It was customary for the sixth form leavers ball to be held in the school and all of our year were keen to show off our latest girl friends. However, I had a flaming row with my current girl in February and was with no one five weeks before the dance. I hastily wondered who to ask. My own sister would have been a real downer in the eyes of my friends. Then an idea struck me. I had never met Jim’s sister since that cross country race and I suddenly thought that Angie might like to come. So I asked her brother if someone else was taking her as I hadn’t even met her since that race all those years ago.

“Heavens, didn’t I tell you, Anton, she was diagnosed with a rare form of blood cancer several months ago just before her sixteenth birthday and is still in hospital. She’s had a hard time poor thing as she never lost her shyness and gets really lonely and depressed. The family have been badly shaken by her illness even though the doctors are confident she’ll be able to make a full recovery. But it could take ages.” I was shocked by Jim’s news and asked him to do me a favour. I said I wanted to drop her a line and get well card and asked him if he’d give it to her. He was delighted and said she’d be really pleased. The next day I gave him an envelope addressed to her and when she opened it that evening this is what she read.

“Hi Angie. Sorry to hear you’ve been so ill and even sorrier that we’ve not been able to keep in touch since I kicked a shoe at you. But I was hoping to give you a late sixteenth birthday surprise and invite you to the sixth form dance at the end of June. I don’t suppose there is any chance you could come with me, is there? If you’re not up to dancing I’d still love to see you again and take you with me. I’ve put my mobile phone number on this note so you can ring or text me to keep in touch and let me know if you could come. If not at least can I come and see you?”

From all Jim told me she was amazed to receive my card and invitation. She deperately wanted to ring me but was too shy and asked her brother to give me her number. She also asked her doctors if she would be strong enough to leave hospital and have an evening out by the time of the dance. When Jim told me this I rang Angie and we had a really long and enjoyable chat. The doctors had planned to discharge her that week anyway, so they thought a night out to look forward to would do her the world of good. But she was told she had to take it very easy.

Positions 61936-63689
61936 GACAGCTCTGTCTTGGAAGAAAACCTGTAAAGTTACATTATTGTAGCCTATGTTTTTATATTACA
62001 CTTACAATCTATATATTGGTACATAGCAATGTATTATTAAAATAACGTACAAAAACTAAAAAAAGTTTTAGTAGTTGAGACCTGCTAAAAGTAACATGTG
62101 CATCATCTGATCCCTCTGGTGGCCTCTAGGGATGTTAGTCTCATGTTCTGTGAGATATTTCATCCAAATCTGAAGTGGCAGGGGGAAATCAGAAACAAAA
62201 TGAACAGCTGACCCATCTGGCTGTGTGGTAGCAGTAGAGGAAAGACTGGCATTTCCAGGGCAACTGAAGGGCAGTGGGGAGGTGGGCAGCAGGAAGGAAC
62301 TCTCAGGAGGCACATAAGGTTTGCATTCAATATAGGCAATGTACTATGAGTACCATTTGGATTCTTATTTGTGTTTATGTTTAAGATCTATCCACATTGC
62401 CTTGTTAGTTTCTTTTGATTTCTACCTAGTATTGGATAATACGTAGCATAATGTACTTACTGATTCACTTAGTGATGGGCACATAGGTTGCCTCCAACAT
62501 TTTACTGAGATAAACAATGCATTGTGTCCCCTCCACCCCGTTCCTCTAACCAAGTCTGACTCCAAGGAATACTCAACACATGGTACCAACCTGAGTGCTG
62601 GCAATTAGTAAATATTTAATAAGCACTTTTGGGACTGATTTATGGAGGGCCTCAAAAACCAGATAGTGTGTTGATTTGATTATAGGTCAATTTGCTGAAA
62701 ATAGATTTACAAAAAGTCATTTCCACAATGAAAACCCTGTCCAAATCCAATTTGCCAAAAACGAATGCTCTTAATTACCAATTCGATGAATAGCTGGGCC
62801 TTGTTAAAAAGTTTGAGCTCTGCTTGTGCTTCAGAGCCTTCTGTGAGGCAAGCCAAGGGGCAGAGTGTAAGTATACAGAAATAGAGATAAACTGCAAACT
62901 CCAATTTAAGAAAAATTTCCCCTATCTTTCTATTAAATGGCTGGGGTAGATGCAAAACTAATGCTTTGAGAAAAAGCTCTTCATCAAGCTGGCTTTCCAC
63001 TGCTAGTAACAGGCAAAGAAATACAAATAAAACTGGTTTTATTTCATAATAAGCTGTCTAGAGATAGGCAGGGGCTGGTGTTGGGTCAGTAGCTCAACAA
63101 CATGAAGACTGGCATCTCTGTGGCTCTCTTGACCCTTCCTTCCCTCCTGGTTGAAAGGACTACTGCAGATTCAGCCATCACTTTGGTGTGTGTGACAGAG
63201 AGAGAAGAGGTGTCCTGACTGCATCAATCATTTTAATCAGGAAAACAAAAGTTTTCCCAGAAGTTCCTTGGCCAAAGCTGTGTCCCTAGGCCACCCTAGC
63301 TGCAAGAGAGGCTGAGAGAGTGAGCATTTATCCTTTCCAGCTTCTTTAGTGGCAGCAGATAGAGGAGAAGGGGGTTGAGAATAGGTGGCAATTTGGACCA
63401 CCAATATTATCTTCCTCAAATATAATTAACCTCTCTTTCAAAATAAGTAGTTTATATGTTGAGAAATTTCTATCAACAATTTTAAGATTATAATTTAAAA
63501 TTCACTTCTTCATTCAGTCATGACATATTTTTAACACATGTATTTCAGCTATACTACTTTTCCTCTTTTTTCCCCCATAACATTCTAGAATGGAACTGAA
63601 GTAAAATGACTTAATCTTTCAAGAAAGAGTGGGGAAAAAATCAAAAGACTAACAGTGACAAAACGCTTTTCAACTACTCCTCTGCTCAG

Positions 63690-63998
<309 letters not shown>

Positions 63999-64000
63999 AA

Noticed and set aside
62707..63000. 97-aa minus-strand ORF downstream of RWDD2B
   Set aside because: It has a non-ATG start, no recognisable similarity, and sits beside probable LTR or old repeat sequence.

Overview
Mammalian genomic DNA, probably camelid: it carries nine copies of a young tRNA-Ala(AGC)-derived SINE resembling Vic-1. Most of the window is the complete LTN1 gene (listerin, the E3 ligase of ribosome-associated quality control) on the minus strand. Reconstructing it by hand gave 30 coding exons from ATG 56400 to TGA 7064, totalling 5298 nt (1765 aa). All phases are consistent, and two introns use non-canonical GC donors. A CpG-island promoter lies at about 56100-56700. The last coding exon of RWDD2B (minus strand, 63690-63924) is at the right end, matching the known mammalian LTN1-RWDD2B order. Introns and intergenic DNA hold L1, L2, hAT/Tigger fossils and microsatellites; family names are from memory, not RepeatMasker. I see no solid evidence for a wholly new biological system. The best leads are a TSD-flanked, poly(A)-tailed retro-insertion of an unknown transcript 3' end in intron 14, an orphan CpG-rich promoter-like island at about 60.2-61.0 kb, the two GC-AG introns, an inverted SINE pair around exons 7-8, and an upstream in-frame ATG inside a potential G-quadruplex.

I waited until she was home before arranging to visit her and was surprised at how pretty she was, especially suffering from that type of illness. She was going to come to the dance but said she couldn’t do more than sit quietly and watch. Not what I thought. When the evening arrived I collected her in a taxi and several of Jim’s friends were very glad to meet her. We had to have a quiet time, naturally, but when it came to the last dance I just looked at her and said,

“Angie stand up. Come here, put your arms round me and even if we can’t dance properly I can at least hold you close to me for a few minutes. I’ve been wanting to all evening.” The joy that lit up her face was all we needed to spend the next few minutes just holding each other close . In the taxi on the way home I kissed her and thanked her. “Not for being so lovely tonight, Angie, but for returning my shoe all those years ago.” She laughed and had tears in her eyes as she hugged me before going back indoors at home.

I had all sorts of plans to give her little trips out for the odd day during that summer, but on July the seventeenth I received a phone call from her mother to tell me she had had a relapse and died early that morning.

“But thank you for making the last few weeks of her life so enjoyable and such fun, Anton. None of us can ever thank you enough for that”. And nobody can ever make me forget her and what might have been.



<a href=””>A Storybook Day</a>

Prompt:If I could spend one day with a fictional character who it would be? 


I was walking in this mansion’s grounds

You know, a normal tourist doing the rounds

Of all the houses he was told to see

When a really pretty girl just gaped at me.


But what’s she wearing? A bonnet and cape,

And a dress with waist so high, I was all agape

This pert little darling was eyeing me with surprise

Her parasole unable to hide her come hither eyes.


I took her for a model, posing to add authenticity

To her surroundings, a truly charming duplicty.

So I entered into the spirit of what I took for a charade

And drew an invisible sword, “Madame. En guarde!”


But as I was dressed a la mode two thousand fifteen,

And no sword or opponent by her eyes could be seen,

She shyly asked, in a voice sweet as peaches and cream

Oh, Sir. You are so odd that from the mad house you seem